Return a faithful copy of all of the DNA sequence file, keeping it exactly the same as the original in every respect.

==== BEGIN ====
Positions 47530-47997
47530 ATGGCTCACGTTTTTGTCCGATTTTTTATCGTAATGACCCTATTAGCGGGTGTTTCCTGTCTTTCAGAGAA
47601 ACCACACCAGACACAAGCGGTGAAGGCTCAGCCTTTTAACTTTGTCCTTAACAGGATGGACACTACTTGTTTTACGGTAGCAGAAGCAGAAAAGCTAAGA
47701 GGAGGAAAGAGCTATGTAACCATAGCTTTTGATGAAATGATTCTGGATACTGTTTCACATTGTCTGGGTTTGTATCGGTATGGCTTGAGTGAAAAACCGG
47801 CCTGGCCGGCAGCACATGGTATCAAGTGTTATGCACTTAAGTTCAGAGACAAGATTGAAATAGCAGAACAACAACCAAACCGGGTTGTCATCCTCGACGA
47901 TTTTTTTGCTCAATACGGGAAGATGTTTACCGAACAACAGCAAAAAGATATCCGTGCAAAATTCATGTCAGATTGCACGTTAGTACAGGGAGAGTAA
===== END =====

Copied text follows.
Positions 47530-47997
47530 ATGGCTCACGTTTTTGTCCGATTTTTTATCGTAATGACCCTATTAGCGGGTGTTTCCTGTCTTTCAGAGAA
47601 ACCACACCAGACACAAGCGGTGAAGGCTCAGCCTTTTAACTTTGTCCTTAACAGGATGGACACTACTTGTTTTACGGTAGCAGAAGCAGAAAAGCTAAGA
47701 GGAGGAAAGAGCTATGTAACCATAGCTTTTGATGAAATGATTCTGGATACTGTTTCACATTGTCTGGGTTTGTATCGGTATGGCTTGAGTGAAAAACCGG
47801 CCTGGCCGGCAGCACATGGTATCAAGTGTTATGCACTTAAGTTCAGAGACAAGATTGAAATAGCAGAACAACAACCAAACCGGGTTGTCATCCTCGACGA
47901 TTTTTTTGCTCAATACGGGAAGATGTTTACCGAACAACAGCAAAAAGATATCCGTGCAAAATTCATGTCAGATTGCACGTTAGTACAGGGAGAGTAA